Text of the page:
The European Union and the Association of Southeast Asian Nations (ASEAN) agreed at their first summit on Wednesday a need for deeper economic ties and a respect for the independence and territorial integrity of Ukraine.
The leaders of 27 EU countries and nine of 10 ASEAN leaders were invited to a commemoration of 45 years of diplomatic relations, with only military-ruled Myanmar excluded.
The leaders discussed areas of future cooperation, including trade, the green and digital transitions and health. The two blocs have already signed a deal to allow their airlines to expand services more easily.
European Commission President Ursula von der Leyen announced a 10 billion euros ($10.65 billion) commitment to 2027 for investment on infrastructure in ASEAN, with a focus on green projects and connectivity.
The EU wants to expand its trade ties beyond its free trade agreements with Singapore and Vietnam and negotiations with Indonesia. The EU and ASEAN are each other’s third largest trading partners and this was the first summit between them in the history of the two regional groupings.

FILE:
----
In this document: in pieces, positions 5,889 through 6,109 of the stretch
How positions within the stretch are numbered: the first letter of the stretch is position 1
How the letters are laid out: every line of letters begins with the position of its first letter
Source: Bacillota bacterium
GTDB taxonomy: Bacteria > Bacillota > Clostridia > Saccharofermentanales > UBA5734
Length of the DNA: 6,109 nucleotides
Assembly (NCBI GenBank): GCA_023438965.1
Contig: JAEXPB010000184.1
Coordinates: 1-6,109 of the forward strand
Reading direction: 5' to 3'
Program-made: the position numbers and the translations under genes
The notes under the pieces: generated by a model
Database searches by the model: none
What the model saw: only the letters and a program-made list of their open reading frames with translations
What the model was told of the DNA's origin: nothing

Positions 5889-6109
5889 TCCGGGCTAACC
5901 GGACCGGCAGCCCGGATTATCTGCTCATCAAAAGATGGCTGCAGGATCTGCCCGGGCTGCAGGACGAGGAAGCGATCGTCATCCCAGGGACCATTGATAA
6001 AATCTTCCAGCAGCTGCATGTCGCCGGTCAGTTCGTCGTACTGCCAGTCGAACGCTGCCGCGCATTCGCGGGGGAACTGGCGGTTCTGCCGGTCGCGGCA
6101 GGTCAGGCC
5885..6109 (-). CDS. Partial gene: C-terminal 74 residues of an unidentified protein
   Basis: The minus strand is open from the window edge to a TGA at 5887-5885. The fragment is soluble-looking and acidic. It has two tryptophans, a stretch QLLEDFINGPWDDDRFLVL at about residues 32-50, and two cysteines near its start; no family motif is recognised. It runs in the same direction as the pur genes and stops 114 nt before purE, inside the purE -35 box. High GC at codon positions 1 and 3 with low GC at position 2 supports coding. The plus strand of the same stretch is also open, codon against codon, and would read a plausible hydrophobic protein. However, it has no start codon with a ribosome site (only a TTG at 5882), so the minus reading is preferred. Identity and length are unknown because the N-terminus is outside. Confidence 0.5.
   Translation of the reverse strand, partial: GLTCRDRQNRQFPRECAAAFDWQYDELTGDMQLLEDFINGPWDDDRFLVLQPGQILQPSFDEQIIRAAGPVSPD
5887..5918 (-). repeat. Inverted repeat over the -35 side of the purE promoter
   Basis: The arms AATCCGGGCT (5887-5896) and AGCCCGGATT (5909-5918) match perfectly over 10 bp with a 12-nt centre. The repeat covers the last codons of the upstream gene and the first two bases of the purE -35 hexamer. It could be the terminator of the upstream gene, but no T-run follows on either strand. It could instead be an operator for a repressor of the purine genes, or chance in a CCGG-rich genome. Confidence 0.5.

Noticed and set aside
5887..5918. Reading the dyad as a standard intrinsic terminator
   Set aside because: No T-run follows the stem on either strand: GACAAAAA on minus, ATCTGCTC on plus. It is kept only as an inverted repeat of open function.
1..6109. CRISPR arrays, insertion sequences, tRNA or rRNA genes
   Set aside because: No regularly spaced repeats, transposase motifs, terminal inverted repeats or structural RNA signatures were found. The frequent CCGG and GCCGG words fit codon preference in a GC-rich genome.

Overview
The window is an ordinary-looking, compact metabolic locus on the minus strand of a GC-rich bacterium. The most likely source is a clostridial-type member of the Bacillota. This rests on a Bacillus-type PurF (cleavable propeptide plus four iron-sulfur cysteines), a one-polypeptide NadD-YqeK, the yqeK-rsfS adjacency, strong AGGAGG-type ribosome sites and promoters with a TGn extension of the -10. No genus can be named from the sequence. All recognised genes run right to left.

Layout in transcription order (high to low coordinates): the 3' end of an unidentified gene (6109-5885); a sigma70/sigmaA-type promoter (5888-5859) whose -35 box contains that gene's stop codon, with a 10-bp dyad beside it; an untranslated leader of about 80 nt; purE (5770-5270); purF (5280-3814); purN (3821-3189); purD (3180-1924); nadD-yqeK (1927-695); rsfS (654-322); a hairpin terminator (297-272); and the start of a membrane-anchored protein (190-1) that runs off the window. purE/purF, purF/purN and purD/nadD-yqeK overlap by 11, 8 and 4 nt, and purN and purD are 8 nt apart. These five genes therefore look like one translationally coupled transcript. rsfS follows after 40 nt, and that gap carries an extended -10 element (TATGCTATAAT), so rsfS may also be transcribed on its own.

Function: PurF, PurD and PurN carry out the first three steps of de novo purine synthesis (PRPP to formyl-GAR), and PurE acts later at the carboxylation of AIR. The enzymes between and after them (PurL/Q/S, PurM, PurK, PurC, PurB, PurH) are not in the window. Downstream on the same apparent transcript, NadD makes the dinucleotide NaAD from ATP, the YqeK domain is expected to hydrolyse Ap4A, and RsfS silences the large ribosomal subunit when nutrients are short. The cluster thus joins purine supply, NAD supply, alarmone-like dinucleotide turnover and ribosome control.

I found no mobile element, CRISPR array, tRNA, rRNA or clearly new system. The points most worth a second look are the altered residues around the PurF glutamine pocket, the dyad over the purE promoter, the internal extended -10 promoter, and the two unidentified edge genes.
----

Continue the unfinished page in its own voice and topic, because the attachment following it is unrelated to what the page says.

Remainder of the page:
Von der Leyen and Cambodian Prime Minister Hun Sen both said the ultimate goal was a region-to-region free trade agreement.
The two blocs affirmed their commitment to rules-based international order.
The European Union was keen for a statement to describe the war in Ukraine as an act of aggression by Russia.
The final wording echoed that agreed by the leaders of the Group of 20 (G20) nations at a meeting chaired by ASEAN member Indonesia last month. Both said that “most members” condemned the war and recognised the human suffering it was causing.
“There were other views and different assessments of the situation and sanctions,” the EU-ASEAN statement said. “We continue to reaffirm, as for all nations, the need to respect the sovereignty, political independence, and territorial integrity of Ukraine.”
Singapore is imposing sanctions on Russia, while Laos, Thailand and Vietnam abstained in a United Nations vote in October to condemn Russia’s claims of annexation of Ukrainian regions.
The summit statement also stressed the importance of peace in the South China Sea and expressed deep concern about the February 2021 military coup in Myanmar and “grave concern” about instability on the Korean peninsula.
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